Pretending Was an Implicit but Dangerous Game in My Home

happy family

Pretending was an implicit and a dangerous game my parents taught me.

I grew up in a home where my parents played “Let’s Pretend!” And it wasn’t any kids’ game. It was their mutual decision to pretend one of them was not an alcoholic.

They pretended their pain was just not real; and the emotional circus it created, happened because of what others did or said. It was never the choice to drink!

How can anyone keep quiet such a life threatening, mind altering, and behavior changing illness for so long?

We all lied about it. To each other, ourselves and others. It’s called enabling. And nobody ever owned up to their part in the charade, until I got sick and tired of being sick and tired.

I learned how serious my parent’s disease was . . . their illness was not a game!

Eventually, the alcoholic recovered. Unfortunately, the enabler went to their grave pretending and blaming.

However, I see now and sympathize with my parent who just wanted life to be normal.

Ah, but what is normal?

Back then it was what radio, TV, and movies promoted in the sit-coms. Few of us ever had all that prosperity and peace – but it sure seemed that was the goal, after the horrors of the Depression and World War II.

Today, personal peace and affluence are still powerful goals that make us lie about our pain, or other people’s addictions. Addiction is an illness! And so, too, is enabling. (Addiction is a Worship Disorder)

For those who love an addict, the addict’s choices come to define their choices, too. We think God does not see, or care; we may even wonder if He exists. And too often, we let the addict’s choices become our excuses for our own dumb choices. (The Merry-Go-Round Called Denial)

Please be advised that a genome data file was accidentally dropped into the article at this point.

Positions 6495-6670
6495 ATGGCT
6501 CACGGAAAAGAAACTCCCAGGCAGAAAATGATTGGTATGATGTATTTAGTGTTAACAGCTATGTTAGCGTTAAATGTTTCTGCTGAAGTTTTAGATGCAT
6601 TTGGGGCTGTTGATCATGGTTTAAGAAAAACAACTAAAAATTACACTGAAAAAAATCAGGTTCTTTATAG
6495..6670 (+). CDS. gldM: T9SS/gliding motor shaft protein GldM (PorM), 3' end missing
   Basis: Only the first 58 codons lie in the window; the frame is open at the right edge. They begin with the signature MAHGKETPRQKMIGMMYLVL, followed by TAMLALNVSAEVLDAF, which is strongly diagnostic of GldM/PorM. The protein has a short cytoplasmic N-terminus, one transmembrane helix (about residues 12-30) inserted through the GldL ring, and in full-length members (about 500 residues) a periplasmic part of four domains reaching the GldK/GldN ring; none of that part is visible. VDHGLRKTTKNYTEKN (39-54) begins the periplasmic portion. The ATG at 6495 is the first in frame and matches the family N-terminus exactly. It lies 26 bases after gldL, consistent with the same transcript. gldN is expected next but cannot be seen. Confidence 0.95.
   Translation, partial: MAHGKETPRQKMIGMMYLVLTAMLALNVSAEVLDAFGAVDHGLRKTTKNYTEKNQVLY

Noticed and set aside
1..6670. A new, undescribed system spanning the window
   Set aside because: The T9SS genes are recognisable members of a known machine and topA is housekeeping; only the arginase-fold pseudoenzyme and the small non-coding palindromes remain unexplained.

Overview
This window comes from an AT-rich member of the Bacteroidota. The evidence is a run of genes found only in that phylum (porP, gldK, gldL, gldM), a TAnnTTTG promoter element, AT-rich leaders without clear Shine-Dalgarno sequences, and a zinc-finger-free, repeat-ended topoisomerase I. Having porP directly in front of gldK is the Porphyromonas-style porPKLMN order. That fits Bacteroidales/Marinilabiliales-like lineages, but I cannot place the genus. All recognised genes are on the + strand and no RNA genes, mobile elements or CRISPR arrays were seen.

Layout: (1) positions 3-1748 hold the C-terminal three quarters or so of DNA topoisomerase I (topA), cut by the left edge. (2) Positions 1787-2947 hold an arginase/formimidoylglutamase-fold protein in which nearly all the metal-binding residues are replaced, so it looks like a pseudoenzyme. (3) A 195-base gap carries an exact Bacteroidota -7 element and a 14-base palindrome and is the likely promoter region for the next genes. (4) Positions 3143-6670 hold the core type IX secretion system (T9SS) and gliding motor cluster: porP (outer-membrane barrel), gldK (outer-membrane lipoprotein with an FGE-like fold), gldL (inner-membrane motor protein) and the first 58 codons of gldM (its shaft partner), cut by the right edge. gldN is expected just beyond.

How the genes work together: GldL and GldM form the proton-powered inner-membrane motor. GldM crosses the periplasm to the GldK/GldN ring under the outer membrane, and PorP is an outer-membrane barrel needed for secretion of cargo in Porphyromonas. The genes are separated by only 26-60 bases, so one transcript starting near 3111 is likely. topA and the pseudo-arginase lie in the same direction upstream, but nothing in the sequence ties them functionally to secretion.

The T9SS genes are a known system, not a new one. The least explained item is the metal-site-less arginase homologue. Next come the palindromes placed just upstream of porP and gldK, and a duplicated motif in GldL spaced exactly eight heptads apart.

The simplest, hardest thing we ever do is turning over the control of our lives and the lives of those we love to God. But, it’s only for today.

Dear reader, may I suggest two things?

  • No more pretending addiction isn’t a problem that tears you up and harms others.
  • No more make-believe that your choices don’t affect others.

Passing along a goal for today a friend sent me:

Today, I will set the limits I need to set.  I will let go of my need to take care of other people’s feelings and instead take care of my own.  I will give myself permission to take care of myself, knowing it’s the best thing I can do for myself and others.


Love in Christ,

Sober and Grateful

PS:  If pretending is a dangerous game in the home — it is really a dumb and deadly one for the church to play, too!

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Pretending Was an Implicit but Dangerous Game in My Home